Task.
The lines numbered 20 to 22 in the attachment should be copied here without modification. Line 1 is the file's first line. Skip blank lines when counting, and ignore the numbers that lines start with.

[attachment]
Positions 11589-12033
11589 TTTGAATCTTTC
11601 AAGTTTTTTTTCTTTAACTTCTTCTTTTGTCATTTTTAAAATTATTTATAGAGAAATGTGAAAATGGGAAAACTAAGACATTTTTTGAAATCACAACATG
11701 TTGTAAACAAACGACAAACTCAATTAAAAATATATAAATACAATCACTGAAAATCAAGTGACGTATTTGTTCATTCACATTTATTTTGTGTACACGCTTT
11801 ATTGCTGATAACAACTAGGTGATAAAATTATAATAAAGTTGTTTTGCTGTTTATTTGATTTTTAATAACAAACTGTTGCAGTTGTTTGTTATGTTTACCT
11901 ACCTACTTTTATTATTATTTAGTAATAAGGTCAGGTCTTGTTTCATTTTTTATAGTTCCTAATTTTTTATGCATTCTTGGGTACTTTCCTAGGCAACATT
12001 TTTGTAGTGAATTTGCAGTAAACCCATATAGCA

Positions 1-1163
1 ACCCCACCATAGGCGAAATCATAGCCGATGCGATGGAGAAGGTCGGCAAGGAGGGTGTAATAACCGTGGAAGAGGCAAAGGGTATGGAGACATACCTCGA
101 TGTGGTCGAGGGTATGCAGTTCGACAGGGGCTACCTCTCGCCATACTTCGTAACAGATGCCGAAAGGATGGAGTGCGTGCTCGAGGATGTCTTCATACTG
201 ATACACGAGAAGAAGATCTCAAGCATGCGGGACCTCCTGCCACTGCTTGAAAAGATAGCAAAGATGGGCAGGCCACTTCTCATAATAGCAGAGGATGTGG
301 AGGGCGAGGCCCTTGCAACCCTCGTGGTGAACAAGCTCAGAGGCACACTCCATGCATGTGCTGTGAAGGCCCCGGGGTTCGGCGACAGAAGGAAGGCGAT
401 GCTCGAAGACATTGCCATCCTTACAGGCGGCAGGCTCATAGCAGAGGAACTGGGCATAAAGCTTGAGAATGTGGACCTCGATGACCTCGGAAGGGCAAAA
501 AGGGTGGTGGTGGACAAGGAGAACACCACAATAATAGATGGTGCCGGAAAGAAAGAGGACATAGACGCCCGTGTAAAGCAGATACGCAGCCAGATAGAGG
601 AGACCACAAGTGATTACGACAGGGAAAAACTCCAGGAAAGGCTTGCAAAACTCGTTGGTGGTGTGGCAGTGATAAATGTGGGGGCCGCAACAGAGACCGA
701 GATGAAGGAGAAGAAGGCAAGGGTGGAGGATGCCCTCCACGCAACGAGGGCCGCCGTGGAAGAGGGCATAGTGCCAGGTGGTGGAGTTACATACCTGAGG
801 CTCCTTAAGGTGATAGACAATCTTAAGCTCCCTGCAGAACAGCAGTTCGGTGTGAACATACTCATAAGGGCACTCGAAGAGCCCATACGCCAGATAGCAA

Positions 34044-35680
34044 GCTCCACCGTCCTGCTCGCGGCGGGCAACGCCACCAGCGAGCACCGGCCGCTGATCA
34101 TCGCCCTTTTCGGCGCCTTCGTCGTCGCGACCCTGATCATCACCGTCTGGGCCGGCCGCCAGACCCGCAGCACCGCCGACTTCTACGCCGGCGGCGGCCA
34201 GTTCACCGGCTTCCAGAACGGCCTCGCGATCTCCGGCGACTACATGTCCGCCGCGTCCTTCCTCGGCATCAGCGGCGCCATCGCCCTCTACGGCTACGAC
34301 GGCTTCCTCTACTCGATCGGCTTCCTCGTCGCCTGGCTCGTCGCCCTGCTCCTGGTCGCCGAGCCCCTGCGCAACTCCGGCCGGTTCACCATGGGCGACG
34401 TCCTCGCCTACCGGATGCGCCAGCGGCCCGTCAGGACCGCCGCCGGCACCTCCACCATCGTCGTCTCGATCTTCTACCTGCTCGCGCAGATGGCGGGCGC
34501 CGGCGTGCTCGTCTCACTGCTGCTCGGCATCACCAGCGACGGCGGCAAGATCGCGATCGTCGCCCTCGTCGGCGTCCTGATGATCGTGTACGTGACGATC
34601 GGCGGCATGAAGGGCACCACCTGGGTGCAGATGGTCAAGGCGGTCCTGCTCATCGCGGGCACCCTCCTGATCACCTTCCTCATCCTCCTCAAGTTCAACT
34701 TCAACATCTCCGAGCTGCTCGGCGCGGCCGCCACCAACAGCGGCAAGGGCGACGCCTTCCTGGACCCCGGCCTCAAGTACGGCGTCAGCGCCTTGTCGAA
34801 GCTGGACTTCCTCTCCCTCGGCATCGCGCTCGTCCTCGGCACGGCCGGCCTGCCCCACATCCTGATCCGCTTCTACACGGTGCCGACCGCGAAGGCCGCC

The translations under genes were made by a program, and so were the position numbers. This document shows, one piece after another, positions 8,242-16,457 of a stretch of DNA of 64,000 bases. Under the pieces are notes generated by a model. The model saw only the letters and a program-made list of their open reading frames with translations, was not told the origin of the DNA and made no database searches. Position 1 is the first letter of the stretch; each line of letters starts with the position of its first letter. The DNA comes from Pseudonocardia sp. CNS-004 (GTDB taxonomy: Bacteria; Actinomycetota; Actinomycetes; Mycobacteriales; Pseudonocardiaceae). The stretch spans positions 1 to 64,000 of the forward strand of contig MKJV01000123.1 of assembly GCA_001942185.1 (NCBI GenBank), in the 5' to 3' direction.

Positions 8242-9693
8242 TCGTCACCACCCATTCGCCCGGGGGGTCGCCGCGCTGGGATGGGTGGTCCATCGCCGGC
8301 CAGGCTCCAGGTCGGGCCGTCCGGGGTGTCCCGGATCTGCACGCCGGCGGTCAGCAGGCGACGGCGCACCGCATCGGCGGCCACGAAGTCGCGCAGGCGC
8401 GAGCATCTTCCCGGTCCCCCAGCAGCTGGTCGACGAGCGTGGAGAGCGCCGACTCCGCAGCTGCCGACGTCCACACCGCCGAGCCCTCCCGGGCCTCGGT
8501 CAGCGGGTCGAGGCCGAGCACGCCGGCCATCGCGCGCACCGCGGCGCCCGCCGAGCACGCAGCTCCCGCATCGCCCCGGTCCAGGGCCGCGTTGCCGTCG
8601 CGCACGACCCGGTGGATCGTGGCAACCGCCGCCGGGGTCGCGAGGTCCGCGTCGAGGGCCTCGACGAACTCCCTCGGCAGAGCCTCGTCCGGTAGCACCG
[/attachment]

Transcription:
34101 TCGCCCTTTTCGGCGCCTTCGTCGTCGCGACCCTGATCATCACCGTCTGGGCCGGCCGCCAGACCCGCAGCACCGCCGACTTCTACGCCGGCGGCGGCCA
34201 GTTCACCGGCTTCCAGAACGGCCTCGCGATCTCCGGCGACTACATGTCCGCCGCGTCCTTCCTCGGCATCAGCGGCGCCATCGCCCTCTACGGCTACGAC
34301 GGCTTCCTCTACTCGATCGGCTTCCTCGTCGCCTGGCTCGTCGCCCTGCTCCTGGTCGCCGAGCCCCTGCGCAACTCCGGCCGGTTCACCATGGGCGACG